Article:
Outgoing Inspector Says Iraq Likely Had No Banned Arms
WASHINGTON (AP) — U.S. intelligence agencies need to explain why their research indicated Iraq possessed banned weapons before the American-led invasion, says the outgoing top U.S. inspector, who now believes Saddam Hussein had no such arms.
“I don’t think they exist,” David Kay said Sunday. “The fact that we found so far the weapons do not exist — we’ve got to deal with that difference and understand why.”
Kay’s remarks on National Public Radio reignited criticism from Democrats, who ignored his cautions that the failure to find weapons of mass destruction was “not a political issue.”
“It’s an issue of the capabilities of one’s intelligence service to collect valid, truthful information,” Kay said. Asked whether President Bush owed the nation an explanation for the gap between his warnings and Kay’s findings, Kay said: “I actually think the intelligence community owes the president, rather than the president owing the American people.”
It’s time for a shakeup at the CIA. They have not been effective for a long time. It probably started with the Church investigations in the 70’s, but is now come to the point where they are utterly useless. They missed the Iranian Revolution, misread Soviet capabilities if not their intentions throughout the Cold War, did not see the Soviet collapse coming, were unable to warn against the first WTC bombing, Kobhar Towers, the African Embassy bombings, the USS Cole and Sept 11. Before Gulf War I they warned of a well trained Iraqi Army in impregnable defensive positions and have issued assessments saying Iraq had and were trying to develop WMD since that war.
It is tempting to point the finger at the Clinton Administration for their ill-conceived “only play with nice boys” directive and the attitudes that came with that. But while they were part of the problem, so was everyone else.
I think the problem lies at the feet of Congress. Their culture of politically expedient leaks and micro-management has corroded the intelligence services to the point where they have been little more than clipping services. They read the newspapers and trade journals and repackage what they read into intelligence estimates that carry the stamp of authenticity, but contain nothing but rumors dressed as facts and gossip as reliable sources. Just the fact that they sent Joseph Wilson to Niger to “drink mint tea and talk with locals” is enough to confirm their status as light-weights. A politically active partisan selected because of family connections within the Agency? Come on, where’s the professionalism?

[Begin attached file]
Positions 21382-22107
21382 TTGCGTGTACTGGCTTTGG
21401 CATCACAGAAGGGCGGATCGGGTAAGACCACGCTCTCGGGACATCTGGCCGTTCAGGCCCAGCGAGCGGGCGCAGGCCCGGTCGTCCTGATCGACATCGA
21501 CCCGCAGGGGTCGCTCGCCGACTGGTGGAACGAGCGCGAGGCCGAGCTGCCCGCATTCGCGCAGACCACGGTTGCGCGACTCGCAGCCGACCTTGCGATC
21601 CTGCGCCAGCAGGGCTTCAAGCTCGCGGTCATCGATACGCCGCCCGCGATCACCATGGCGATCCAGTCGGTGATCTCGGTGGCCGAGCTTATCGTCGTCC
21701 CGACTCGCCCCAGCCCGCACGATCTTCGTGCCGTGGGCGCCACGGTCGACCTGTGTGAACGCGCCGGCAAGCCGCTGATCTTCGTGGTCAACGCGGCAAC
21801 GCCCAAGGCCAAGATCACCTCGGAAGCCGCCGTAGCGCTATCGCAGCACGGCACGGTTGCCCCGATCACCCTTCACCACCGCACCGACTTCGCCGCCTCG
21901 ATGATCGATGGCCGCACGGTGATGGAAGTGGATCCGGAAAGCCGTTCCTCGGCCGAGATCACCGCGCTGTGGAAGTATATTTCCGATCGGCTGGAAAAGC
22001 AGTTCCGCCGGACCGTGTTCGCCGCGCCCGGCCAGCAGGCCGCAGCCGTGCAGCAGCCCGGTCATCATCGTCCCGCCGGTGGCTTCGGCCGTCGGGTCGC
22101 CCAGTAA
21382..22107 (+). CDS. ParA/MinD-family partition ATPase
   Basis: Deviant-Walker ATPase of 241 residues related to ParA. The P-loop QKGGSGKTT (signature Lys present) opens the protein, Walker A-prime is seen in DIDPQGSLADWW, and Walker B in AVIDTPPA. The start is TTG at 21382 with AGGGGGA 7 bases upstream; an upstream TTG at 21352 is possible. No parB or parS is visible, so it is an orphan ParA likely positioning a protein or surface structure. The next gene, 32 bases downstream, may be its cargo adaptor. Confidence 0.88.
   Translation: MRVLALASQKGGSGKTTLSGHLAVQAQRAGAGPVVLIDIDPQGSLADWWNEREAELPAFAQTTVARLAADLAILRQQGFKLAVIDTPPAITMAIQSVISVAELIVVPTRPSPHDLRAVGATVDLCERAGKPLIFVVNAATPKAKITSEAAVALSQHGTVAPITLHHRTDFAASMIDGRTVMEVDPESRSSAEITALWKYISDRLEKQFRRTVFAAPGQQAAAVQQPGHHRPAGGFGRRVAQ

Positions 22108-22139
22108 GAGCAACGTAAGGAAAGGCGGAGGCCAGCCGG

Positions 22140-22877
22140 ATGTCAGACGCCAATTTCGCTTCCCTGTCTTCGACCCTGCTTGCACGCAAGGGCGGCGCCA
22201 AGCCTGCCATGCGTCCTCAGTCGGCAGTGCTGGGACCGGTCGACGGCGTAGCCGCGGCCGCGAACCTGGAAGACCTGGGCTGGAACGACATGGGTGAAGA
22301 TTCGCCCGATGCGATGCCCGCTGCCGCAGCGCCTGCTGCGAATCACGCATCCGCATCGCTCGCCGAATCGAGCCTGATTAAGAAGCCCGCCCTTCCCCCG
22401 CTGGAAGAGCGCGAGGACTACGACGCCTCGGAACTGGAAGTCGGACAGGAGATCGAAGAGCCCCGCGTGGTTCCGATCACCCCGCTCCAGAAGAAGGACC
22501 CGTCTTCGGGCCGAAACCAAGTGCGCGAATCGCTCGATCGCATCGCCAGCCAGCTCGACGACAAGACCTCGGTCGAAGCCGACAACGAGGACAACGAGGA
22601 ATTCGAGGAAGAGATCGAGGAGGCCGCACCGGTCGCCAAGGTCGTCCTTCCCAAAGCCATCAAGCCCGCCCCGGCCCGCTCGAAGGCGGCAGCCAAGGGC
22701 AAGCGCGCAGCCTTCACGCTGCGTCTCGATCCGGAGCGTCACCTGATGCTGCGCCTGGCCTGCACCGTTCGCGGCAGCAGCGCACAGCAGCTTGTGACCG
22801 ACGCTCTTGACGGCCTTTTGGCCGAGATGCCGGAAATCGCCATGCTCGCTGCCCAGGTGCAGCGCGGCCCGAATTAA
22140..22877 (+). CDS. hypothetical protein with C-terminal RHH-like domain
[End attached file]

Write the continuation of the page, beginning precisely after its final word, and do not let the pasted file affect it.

It appears that President Bush has to deal with one more problem that has been shoved off for years. I don’t know how this is going to be done. It is going to require good judgment and cooperation from members of both parties. The Democrats, in their quest to regain power, are not about to allow any chance to hurt Bush politically slip through their fingers.
There will probably be hearings, where members can harrumph and point fingers at the other party. But that is political theater, not problem solving. It may be that that is what we will get. The media will get their sound-bites and headlines, the politicians will get their fondest dreams, 45 seconds on the network news, and then everything will go back to the way they are now.
The original OSS was a club. A group of elites brought together by William Donovan. The later CIA was run by members of this elite and some others, cowboys and professors. It did its work out of sight and did mostly credible work. But the people there now are political first, last and always. It has become just another bloated bureaucracy with all that entails. The ‘take no risks” management, the “See no evil, hear no evil, speak no evil” mindset, the “don’t rock the boat” careerism that thinks the highest goal is to last until retirement.
That’s got to go, and I don’t know if there is anyone that is capable of doing it, right now. We’ll just have to wait and see.